Israeli researchers hope to create a product from a plant reportedly capable of treating diabetes that patients could purchase.
The Chiliadenus iphionoides (sharp varthemia) is an aromatic shrub that grows in Israel, as well as other parts of the Middle East.
A study led by Dr. Jonathan Gorelick, Judea Research and Development Centre in 2011 found that consumption of sharp varthemia increased sugar absorption in skeletal muscle and fat cells. Blood sugar levels were also reduced in animals exposed to the plant.
Other anti-diabetic activity from the Chiliadenus iphionoides plant included increased insulin secretion in beta cells.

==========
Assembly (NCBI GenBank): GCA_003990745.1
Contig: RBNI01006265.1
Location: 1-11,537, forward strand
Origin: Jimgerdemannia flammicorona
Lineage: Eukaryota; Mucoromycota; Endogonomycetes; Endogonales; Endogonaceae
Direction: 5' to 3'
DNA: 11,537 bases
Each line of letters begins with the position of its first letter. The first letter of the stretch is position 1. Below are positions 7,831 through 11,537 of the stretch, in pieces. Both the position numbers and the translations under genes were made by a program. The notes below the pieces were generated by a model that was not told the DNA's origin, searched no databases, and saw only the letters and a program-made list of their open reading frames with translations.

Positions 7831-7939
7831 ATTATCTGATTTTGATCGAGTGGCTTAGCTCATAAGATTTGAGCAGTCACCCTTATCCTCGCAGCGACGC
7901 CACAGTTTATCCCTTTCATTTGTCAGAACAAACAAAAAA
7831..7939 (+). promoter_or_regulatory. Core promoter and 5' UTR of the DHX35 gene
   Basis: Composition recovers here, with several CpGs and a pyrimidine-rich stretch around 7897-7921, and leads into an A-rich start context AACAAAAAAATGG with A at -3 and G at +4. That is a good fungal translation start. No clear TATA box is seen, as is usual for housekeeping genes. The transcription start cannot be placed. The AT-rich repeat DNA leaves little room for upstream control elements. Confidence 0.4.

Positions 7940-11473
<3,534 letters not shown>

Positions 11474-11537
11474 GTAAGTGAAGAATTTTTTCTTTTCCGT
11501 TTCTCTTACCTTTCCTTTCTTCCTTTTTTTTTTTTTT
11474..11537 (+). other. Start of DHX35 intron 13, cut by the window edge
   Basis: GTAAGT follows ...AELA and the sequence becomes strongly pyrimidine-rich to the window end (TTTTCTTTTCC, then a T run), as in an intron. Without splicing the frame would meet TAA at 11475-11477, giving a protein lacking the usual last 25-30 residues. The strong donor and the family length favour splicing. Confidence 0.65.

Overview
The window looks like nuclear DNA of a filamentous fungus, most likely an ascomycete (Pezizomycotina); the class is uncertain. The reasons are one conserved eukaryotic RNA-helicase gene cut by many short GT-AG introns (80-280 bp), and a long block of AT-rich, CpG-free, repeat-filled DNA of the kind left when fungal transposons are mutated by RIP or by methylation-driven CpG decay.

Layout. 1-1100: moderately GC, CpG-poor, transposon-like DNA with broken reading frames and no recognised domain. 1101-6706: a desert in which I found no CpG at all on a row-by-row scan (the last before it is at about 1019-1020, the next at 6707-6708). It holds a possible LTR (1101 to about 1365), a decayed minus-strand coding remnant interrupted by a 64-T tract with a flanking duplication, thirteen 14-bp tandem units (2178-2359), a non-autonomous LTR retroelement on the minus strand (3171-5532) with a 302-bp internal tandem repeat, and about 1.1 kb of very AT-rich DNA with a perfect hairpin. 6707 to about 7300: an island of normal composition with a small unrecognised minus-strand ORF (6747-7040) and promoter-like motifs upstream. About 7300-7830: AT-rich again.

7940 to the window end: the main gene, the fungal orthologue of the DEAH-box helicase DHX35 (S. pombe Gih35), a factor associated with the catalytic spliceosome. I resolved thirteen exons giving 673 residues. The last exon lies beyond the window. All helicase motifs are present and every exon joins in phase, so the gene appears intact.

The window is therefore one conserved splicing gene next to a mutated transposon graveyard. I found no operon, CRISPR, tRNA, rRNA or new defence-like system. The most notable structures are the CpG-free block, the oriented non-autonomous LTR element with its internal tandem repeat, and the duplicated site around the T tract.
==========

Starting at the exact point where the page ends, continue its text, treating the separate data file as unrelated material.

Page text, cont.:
Diabetes treatment
Gorelick’s team revealed in a presentation at Israeli’s Ariel University on Monday 8 June that they are now actively investigating how to isolate an ingredient in sharp varthemia that could lead to an accessible diabetes treatment.
While Gorelick stressed that many plants have been tested, and are capable of treating diabetes, only a few are able to be successfully marketed as diabetes medicines.
Earlier this year, Israeli scientists from the Hebrew University of Jerusalem found that cannabidiol, a chemical compound from the cannabis plant could treat diabetes through its anti-inflammatory properties.

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